The Big Read: The heroes who said 'no'

18 March 2016 - 02:51 By Darrel Bristow-Bovey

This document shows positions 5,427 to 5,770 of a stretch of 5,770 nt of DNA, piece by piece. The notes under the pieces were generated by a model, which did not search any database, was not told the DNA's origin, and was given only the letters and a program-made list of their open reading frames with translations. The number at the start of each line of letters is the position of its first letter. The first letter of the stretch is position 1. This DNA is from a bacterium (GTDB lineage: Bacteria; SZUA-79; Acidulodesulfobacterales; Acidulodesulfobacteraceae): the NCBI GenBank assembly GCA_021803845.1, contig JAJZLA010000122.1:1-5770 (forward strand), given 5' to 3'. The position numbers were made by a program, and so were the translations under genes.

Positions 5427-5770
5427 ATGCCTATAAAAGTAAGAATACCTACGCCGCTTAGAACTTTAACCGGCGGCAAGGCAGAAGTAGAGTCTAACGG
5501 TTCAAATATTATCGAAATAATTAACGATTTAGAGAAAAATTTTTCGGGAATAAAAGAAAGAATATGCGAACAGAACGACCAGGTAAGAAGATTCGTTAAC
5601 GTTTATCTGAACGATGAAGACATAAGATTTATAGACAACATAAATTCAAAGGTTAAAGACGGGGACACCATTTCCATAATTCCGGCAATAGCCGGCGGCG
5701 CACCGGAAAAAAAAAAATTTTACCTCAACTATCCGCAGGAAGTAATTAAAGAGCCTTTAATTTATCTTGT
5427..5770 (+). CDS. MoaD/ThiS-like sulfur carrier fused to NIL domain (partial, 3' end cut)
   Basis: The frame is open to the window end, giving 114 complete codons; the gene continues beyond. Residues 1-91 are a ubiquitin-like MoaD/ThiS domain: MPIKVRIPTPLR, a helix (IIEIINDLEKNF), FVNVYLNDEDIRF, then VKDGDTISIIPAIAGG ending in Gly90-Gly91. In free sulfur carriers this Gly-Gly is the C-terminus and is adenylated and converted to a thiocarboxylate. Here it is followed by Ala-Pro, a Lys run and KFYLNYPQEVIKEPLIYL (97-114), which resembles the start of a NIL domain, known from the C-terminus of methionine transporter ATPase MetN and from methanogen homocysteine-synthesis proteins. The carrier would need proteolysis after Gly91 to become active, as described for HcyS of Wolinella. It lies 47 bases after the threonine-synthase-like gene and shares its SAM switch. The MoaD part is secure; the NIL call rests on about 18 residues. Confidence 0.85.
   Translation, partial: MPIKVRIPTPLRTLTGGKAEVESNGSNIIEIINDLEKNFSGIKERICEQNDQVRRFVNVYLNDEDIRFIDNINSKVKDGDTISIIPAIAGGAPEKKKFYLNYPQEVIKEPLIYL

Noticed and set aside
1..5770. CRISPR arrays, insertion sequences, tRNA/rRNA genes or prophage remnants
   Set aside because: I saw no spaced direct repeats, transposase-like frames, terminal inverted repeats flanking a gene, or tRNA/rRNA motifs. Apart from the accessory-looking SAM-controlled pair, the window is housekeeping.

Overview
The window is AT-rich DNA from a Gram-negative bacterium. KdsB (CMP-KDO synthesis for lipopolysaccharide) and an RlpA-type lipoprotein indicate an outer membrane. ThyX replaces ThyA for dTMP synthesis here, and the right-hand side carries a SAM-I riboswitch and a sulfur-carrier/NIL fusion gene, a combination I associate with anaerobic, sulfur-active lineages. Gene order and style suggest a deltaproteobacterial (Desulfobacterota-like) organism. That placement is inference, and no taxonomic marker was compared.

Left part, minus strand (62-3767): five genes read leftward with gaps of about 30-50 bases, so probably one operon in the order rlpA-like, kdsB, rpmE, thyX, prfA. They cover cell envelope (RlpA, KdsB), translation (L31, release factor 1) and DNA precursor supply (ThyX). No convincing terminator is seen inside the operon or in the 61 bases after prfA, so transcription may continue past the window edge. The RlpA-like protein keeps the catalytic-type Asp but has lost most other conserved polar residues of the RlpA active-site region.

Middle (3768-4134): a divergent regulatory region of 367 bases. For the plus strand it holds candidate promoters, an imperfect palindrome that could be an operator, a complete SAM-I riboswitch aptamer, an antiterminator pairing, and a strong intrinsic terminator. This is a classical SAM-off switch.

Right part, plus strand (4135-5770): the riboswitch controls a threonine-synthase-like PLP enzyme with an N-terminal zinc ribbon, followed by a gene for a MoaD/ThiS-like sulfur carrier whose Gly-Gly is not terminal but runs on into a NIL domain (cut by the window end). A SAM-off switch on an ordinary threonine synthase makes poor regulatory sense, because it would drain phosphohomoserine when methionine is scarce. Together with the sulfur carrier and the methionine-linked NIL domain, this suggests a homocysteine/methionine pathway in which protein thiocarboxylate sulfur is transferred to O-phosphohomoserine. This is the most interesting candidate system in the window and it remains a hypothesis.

When I was young Tyler de Klerk's dad lost his job. This wasn't unusual - in our neighbourhood plenty of dads had no jobs. Not having a job didn't seem terribly undesirable - it gave the dads more time to arrange rusting car parts around their front yards and wipe their hands on the front of their vests. Brandy - and I believe this is still true today - isn't going to drink itself.But Tyler de Klerk told us afterwards that his dad had been asked to do something bad at work, and then he'd refused to do it, so he'd been fired.Now I don't know if this is true. People tell lots of stories about why things happen to them. Sometimes they do a bad job or they are caught doing something wrong or it's just bad luck and they're fired and afterwards they make up stories so they'll still look good to their kids or to themselves. But I have no compelling reason to doubt Tyler de Klerk's dad. I'm prepared to accept that he was fired because he wouldn't do something bad.None of us kids thought this a particularly noteworthy event. People in comic books were always having a hard time because they didn't want to do the wrong thing. Obviously there was a bad guy at Tyler's dad's work, and bad guys always make life hard for good guys at the beginning of the story, but in time obviously the good guy will prevail and everyone will learn the truth.Our biggest concern as kids was that we so often did the wrong thing - we stole our sisters' Easter eggs, we lied, we spent too much time with our hands under the bedclothes. God sees you do wrong things and punishes you. We didn't think Tyler de Klerk's dad was a hero - we thought he was being sensible. The way to win in the end is to do the right thing. We just assumed moral strength is something that develops with age. When we grew older, we'd find it easier to be good.When Mcebisi Jonas confirmed this week that one or more Guptas had offered him the post of minister of finance, adding the curiously creepy details that it had happened while the president was out of the room, conjuring images of Jacob Zuma as a genteel Southern lady discreetly excusing herself to powder her nose and leave the gentlemen in peace to talk about business and man-things, I remembered Tyler de Klerk's dad.Everyone is very excited because at last people close to power are speaking out about President Zuma - appropriately during the Ides of March, 2060 years after a group of senators, emboldening one another, turned on Julius Caesar and stabbed him to death (not actually in the back, but in the neck and chest, and, somewhat unnecessarily by Brutus, in the groin). It remains to be seen who Zuma's Brutus will be, but what moves me isn't hearing Vytjie Mentor and Mcebisi Jonas and Derek Hanekom finally finding their voices. I'm glad it's happening but I don't know what motivates them or what hidden currents are at work. I'm also not overly impressed that it took them this long. It could be conscience, but it's more likely to be politics.What does move me is the opportunity - even if it's brief - to let myself be a child again and believe in Tyler de Klerk's dad.If we accept that Mcebisi Jonas's story is true, it's something heartbreakingly rare and simple and beautiful: a man choosing not to do the wrong thing.He could have told himself any number of stories to justify taking the job from the Guptas. He could have convinced himself he could do more good inside than out, that the country would be better off with him than someone else. He could have looked around and seen everybody else doing it, and seeing them all thrive.He could have found a way to assure himself that though what he's about to do might seem wrong from certain angles, he's still a good man, doing the sensible thing. He could have done what any number of otherwise good people in the ANC did when they held their noses and voted down a no-confidence vote or to absolve Zuma of paying back the money. We all like to think of ourselves as good guys, not bad guys, but I don't know how many of us could truthfully swear that in Mcebisi Jonas's shoes we wouldn't have tried to find some way of making it okay for ourselves. Instead, the Guptas came knocking and he says he said no, and I want to believe him, and I want to find Tyler de Klerk's dad, wherever he is, and tell him that he was a hero...

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